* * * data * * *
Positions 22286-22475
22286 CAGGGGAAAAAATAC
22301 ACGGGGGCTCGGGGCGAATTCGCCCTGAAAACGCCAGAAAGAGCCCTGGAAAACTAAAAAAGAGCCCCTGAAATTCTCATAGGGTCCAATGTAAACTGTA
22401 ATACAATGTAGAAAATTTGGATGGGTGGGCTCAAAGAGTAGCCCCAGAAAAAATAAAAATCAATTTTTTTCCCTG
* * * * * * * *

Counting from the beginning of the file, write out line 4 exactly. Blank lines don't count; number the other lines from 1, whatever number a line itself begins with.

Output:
22401 ATACAATGTAGAAAATTTGGATGGGTGGGCTCAAAGAGTAGCCCCAGAAAAAATAAAAATCAATTTTTTTCCCTG